“Before I turn 67 — next March — I would like to have a lot of sex with a man I like.”
So began the personal ad that Jane Juska, a retired English teacher living in Berkeley, Calif., placed in the New York Review of Books in 1999. Perhaps to reassure more timid respondents, her offer continued, “If you want to talk first, Trollope works for me.”
The trysts that followed — and there were many of them — became the stuff of her widely read 2003 memoir, “A Round-Heeled Woman: My Late-Life Adventures in Sex and Romance.” The subject of national attention if not titillation, Ms. Juska became a go-to interpreter of later-life desire, entertaining and perhaps inspiring readers with her spicy spirit.
Ms. Juska, 84, died Oct. 24 at a care facility in Chico, Calif. Her daughter-in-law, Mary Juska, confirmed her death but did not cite a cause.
Ms. Juska, a divorcée, said she was inspired to take out the personal ad by "Autumn Tale," a 1998 film by French director Eric Rohmer in which a woman turns to the newspaper to seek a companion for her middle-aged friend.
At the time, Ms. Juska estimated she had gone 30 years without sex, a drought due neither to lack of interest nor of effort on the dating scene.
"A deep-seated emotion — desire — unseated itself, rose up and began to knock insistently at the door of my sexuality," the San Francisco Chronicle quoted her as writing later. "I wanted to invite a man into my life. The problem was that, despite senior hikes, senior birdwatching, senior mixers, even a couple of senior dances at a church the doors of which I had not darkened in over fifty years, I couldn't find one."
Tired of waiting, she turned to the New York Review of Books, a venue that she hoped might attract intellectual men who shared her love of literature. The eminent literary review proved fertile ground: Ms. Juska reported receiving 63 replies from men ranging in age from 85 to 32 — but “a very old 32,” she told CBS News.
Some respondents were classier than others. One mailed a picture of himself wearing sunglasses and nothing else. Ms. Juska did not reply.
In all, the letters yielded eight or nine dates, which, in turn, yielded five sexual encounters, she said. Her suitors’ identities, if not their anatomy or habits, were safe with Ms. Juska; in her memoir, she changed their names and referred to them by such titles as “Danny the Priest, Jonah the Thief, Robert the Liar, Sidney the Peculiar and Graham the Younger.”
Like any dater, she had experiences running from the sublime to the less-than-sublime. In the latter category was Jonah, an 80-something, who traveled from the East Coast for their rendezvous at the Claremont Hotel in Berkeley, which ended with Jonah stealing Ms. Juska’s champagne flutes and silk pajama pants.
At least twice, she said, her heart was broken. “And I would like to say that that experience is no easier at 67 than it is at 17,” she told NPR. “It’s just at 67, one has less time to get over it.”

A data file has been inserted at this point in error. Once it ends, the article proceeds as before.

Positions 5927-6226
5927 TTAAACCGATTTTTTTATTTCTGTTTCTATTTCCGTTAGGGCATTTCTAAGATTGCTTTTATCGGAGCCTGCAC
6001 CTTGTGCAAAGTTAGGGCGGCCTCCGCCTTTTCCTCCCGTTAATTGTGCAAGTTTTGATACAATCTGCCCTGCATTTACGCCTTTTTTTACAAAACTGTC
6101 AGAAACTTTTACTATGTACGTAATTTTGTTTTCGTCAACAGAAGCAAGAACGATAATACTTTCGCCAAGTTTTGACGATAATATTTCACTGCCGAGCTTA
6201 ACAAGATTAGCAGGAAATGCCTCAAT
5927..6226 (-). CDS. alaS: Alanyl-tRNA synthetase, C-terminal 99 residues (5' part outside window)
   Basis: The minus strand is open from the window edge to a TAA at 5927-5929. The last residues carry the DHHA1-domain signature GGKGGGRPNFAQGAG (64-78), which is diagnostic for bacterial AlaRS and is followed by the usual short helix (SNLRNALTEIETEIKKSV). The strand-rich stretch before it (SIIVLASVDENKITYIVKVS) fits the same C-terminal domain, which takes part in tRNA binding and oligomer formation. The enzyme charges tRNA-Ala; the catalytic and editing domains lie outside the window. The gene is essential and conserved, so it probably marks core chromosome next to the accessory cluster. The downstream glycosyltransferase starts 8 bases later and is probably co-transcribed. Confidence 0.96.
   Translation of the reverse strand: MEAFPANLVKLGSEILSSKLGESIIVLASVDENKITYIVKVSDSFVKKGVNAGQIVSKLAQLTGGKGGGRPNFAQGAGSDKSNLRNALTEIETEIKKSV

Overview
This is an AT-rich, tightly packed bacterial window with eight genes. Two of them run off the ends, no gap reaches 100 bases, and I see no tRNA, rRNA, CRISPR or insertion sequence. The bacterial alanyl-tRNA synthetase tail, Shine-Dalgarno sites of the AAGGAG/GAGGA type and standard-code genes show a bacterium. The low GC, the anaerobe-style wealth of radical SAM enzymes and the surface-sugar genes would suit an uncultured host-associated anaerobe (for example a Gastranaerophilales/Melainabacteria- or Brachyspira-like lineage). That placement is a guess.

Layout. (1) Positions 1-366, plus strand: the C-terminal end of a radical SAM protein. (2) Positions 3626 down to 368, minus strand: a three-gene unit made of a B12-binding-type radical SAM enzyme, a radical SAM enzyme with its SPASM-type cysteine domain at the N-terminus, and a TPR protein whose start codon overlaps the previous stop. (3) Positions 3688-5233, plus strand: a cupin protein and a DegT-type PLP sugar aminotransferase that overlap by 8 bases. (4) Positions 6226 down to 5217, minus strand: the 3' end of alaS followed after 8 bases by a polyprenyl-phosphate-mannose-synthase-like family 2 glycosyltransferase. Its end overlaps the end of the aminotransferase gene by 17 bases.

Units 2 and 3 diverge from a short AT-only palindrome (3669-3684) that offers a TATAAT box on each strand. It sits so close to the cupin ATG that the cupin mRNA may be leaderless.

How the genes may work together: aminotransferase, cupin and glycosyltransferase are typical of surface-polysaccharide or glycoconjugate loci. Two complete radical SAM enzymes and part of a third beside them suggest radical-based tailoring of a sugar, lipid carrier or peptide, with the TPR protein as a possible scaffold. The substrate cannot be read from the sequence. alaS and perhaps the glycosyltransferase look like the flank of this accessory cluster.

“A Round-Heeled Woman” — the title referred to the old-fashioned name for a lady easily tipped into the horizontal position — became a one-woman play written by Jane Prowse and starring Sharon Gless, performed in San Francisco, Miami and London.
The story, however graphic, was about more than carnal pleasure, much in the same way, a book reviewer wrote in the San Jose Mercury News, that “ ‘Moby-Dick’ is about far more than a madman’s search for a whale.” Ms. Juska had revealed what too many people were missing.
“I have a girlfriend in the Midwest who said to me, ‘I want to hear all about the book, but I don’t want to hear about the sex,’ ” Ms. Juska told the National Post of Canada. “I think that’s because sex is a sad reminder to some people that they’ve been without it for so long.”
Jane Murbach was born March 7, 1933, in Ann Arbor, Mich., and raised in Archbold, Ohio, where many of her neighbors were Mennonites. Her father was a doctor, and her mother was a homemaker.
Ms. Juska received a bachelor’s degree in English from the University of Michigan in 1955. Her most recent book was a novel, “Mrs. Bennet Has Her Say” (2015), a takeoff on Jane Austen’s “Pride and Prejudice.”
Ms. Juska moved to California in the early 1970s after divorcing from her husband, Joe Juska, whom she had married young, and with whom she said she had little emotional connection. “The loneliest I have ever been was when I was married,” she once told the New York Times.
She spent much of her career in California, teaching at San Quentin prison as well as in schools as she raised her son, Andy Juska of Chester, Calif.
Besides her son — whose permission she sought before placing her personal ad, but who, she joked, had “no intention of reading the book” about what came from it — survivors include a sister; and two granddaughters.
Ms. Juska struggled at times with obesity and addiction, which she discussed in her writing as candidly as she discussed her romantic life. In a sequel, called “Unaccompanied Women” (2006), she wrote of her sadness when Graham, a 30-something, married a younger lover.
“I am moved to tears with longing and love for this man,” she confessed, “with despair and regret for what cannot be.”
What she did not regret, she said, was having taken out the personal ad; she wished she had done it years earlier. And for those who wondered, she insisted that her allusion to Trollope, the English Victorian novelist, was not a pun.
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